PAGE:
© 2022 Louisville Public Media

Public Files:
89.3 WFPL · 90.5 WUOL-FM · 91.9 WFPK

For assistance accessing our public files, please contact info@lpm.org or call 502-814-6500
89.3 WFPL News | 90.5 WUOL Classical 91.9 WFPK Music | KyCIR Investigations
Play Live Radio
Next Up:
Available On Air Stations

Experts Say Jewish Hospital Purchase Will Likely Face Challenges

Jewish Hospital by J. Tyler Franklin, Louisville Public Media-01863
Photo by J. Tyler Franklin
Jewish Hospital

Listen to this week's episode:

Experts Say Jewish Hospital Purchase Will Likely Face Challenges

University of Louisville trustees have approved a plan under which U of L would take over the Louisville-area assets of KentuckyOne Health, including the financially-struggling Jewish Hospital. 

Experts say  Louisville and its university need health care and medical teaching facilities, but questions of whether the University of Louisville l can make Jewish Hospital profitable might make it hard for legislators to support U of L’s purchase of the hospital. 

The discussion was part of WFPL’s In Conversation, in which we talked about U of L’s planned purchase of Jewish Hospital and other properties, and how it could affect the city and state. Our guests were:

  • Kentucky Senator Morgan McGarvey (D-Louisville)
  • WFPL Health Reporter Lisa Gillespie
  • Kentucky Senator Stephen Meredith (R-Leitchfield)
  • University of Louisville Emeritus Professor of Medicine and Kentucky Health Policy Institute Founder Peter Hasselbacher

The University of Louisville announced plans to buy Jewish Hospital and Louisville properties owned by its parent company Catholic Health Charities last week. CHI decided to sell Jewish and other major hospitals across Louisville in 2017 because of financial troubles. But U of L’s plan hinges on a $50 million partially-forgivable loan from the state, which needs legislative approval. State Senator Morgan McGarvey said some lawmakers are concerned about the deal.

“We’re taking a hospital, no matter how much we love it, no matter how great it has been, it is not doing well now. And we’re merging it with the University of Louisville, which is coming out of some struggles,” McGarvey said. “Is buying a building that has $30 million losses, and has been decreasing market shares steadily for a decade, the best way to get Louisville in a great position to have a good teaching hospital?”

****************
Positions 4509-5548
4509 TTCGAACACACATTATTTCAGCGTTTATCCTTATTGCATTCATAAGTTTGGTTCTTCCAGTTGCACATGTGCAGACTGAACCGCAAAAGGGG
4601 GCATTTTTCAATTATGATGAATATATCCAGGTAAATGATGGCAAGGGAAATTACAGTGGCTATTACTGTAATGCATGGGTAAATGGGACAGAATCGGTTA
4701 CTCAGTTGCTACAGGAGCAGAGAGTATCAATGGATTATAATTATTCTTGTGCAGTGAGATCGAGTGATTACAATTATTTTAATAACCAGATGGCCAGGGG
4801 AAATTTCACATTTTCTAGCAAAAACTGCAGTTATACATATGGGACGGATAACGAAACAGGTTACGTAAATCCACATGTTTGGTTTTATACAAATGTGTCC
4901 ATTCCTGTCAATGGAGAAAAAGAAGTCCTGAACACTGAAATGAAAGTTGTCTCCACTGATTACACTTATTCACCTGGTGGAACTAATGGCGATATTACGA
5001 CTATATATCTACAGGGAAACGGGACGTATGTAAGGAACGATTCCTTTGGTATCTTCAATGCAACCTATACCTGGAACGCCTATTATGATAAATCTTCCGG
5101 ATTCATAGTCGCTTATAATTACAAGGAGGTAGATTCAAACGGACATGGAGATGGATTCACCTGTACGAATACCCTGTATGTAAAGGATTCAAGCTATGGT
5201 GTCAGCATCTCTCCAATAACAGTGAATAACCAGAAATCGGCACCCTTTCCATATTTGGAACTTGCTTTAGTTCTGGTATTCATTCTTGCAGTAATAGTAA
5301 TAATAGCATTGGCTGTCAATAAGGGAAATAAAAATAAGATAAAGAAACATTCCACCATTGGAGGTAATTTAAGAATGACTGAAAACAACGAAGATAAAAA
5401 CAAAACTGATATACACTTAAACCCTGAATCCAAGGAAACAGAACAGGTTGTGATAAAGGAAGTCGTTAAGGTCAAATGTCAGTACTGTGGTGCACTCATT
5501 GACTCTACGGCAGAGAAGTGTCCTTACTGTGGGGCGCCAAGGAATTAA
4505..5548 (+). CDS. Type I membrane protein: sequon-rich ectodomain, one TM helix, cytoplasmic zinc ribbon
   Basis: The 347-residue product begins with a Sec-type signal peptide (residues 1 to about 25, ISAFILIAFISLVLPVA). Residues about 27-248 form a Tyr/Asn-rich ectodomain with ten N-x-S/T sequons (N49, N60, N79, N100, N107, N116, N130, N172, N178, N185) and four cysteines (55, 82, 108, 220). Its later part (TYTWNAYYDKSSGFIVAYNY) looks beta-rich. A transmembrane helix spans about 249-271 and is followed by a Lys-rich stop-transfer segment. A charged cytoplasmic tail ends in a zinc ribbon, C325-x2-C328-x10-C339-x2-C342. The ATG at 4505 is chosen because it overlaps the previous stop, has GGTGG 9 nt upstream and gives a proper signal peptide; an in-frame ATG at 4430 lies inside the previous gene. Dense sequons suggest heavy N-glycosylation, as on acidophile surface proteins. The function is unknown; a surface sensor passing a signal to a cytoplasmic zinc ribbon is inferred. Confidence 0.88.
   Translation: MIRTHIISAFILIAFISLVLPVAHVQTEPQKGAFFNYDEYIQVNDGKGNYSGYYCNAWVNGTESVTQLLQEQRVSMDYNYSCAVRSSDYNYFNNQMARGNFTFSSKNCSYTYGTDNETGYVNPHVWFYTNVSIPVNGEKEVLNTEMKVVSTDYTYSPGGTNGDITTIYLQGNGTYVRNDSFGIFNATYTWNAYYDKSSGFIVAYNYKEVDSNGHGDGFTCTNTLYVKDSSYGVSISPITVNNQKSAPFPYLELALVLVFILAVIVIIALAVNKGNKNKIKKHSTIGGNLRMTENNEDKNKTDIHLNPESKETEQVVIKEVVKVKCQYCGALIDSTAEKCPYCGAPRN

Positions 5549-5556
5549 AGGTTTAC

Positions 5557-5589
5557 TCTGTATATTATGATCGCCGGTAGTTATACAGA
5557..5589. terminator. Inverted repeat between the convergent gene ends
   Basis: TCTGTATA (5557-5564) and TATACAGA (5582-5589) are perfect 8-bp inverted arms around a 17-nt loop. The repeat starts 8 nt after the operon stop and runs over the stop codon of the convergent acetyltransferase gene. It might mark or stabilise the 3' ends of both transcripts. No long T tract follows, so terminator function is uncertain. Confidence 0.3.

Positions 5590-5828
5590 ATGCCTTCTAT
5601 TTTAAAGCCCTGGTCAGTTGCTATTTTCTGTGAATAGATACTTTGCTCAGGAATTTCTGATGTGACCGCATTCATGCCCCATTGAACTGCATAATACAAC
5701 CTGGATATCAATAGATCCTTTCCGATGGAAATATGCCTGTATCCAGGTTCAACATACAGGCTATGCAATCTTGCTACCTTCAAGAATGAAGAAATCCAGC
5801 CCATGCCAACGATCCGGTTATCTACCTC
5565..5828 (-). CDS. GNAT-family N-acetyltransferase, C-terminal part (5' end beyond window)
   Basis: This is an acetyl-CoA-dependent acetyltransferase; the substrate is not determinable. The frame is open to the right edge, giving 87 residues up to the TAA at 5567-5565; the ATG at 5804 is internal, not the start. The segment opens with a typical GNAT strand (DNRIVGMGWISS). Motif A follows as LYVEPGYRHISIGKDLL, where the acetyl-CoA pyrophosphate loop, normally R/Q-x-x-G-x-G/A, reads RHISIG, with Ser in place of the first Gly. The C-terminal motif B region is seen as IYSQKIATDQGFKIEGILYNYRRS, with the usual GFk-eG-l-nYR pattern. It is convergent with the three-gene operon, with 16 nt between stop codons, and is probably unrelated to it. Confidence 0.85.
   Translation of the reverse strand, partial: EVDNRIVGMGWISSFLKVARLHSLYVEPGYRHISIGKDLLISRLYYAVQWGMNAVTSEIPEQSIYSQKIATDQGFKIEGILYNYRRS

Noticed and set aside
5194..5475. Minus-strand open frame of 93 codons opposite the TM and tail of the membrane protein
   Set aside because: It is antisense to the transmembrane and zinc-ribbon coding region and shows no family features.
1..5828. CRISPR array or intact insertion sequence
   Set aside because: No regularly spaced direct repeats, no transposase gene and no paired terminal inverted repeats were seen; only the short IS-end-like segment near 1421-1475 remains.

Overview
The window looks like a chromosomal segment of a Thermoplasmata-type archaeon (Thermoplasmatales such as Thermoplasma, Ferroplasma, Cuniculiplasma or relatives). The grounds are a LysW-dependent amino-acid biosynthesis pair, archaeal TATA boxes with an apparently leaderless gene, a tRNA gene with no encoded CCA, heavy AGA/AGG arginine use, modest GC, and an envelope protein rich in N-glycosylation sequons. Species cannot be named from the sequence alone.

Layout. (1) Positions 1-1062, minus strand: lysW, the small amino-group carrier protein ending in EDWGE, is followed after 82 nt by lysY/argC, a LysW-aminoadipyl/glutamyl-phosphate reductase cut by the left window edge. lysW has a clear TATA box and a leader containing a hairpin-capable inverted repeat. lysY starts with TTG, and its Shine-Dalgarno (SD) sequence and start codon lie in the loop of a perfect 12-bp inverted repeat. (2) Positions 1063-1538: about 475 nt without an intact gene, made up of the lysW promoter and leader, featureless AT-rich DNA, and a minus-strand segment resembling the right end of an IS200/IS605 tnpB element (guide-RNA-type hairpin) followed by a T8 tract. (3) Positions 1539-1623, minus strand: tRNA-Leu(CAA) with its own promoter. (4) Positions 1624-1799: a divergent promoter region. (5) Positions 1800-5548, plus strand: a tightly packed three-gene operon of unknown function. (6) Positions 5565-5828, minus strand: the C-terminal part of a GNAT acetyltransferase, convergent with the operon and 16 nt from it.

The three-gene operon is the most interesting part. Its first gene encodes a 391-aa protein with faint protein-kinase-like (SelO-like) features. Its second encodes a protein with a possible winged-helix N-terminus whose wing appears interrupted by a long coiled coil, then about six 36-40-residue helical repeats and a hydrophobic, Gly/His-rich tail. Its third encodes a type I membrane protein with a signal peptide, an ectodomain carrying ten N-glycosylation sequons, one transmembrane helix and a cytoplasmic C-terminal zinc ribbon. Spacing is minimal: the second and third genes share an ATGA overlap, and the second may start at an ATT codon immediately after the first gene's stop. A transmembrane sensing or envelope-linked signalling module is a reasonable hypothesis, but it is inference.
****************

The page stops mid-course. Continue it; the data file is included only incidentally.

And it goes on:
For some, the topic is personal. WFPL Health Reporter Lisa Gillespietalked to some patients from the hospital’s heart transplant program who saidthe hospital is special to them. The planned suspension of that programhas since been cancelled, and U of L and Jewish Hospital say they're working to maintain the heart transplant program.

“For a lot of people, when you’re sick, you go to the doctor and you develop this relationship,” Gillespie said. “We need to keep that in mind. I think it’s just balancing that out with the finances. Is U of L going to be able to bring it back?”

Kentucky Senator Stephen Meredith said that question makes it hard to support buying the hospital.

“The private sector won’t even touch this relationship so that really concerns me. What are we going to do to make Jewish profitable?” Meredith said. “You can’t just sprinkle pixie dust on it and then think, ‘Well, tomorrow it’s going to turn a profit.’”

University officials have not said how they plan to turn around the hospital. Dr. Peter Hasselbacher said the city should be involved in the deal.

 “We have a time now in Louisville where we can make some decisions about how we want to go forward,” Hasselbacher said. “That decision is too important to let the University of Louisville alone.”

The deal is expected to close by Nov. 1, and the General Assembly meets in January. McGarvey said he does not believe Governor Matt Bevin will call a special session in time to address the issue before then. 

Join us next week for In Conversation as we talk with the Courier Journal’s Deborah Yetter about her series on child abuse and neglect in Kentucky.

Kyeland Jackson is an Associate Producer for WFPL News.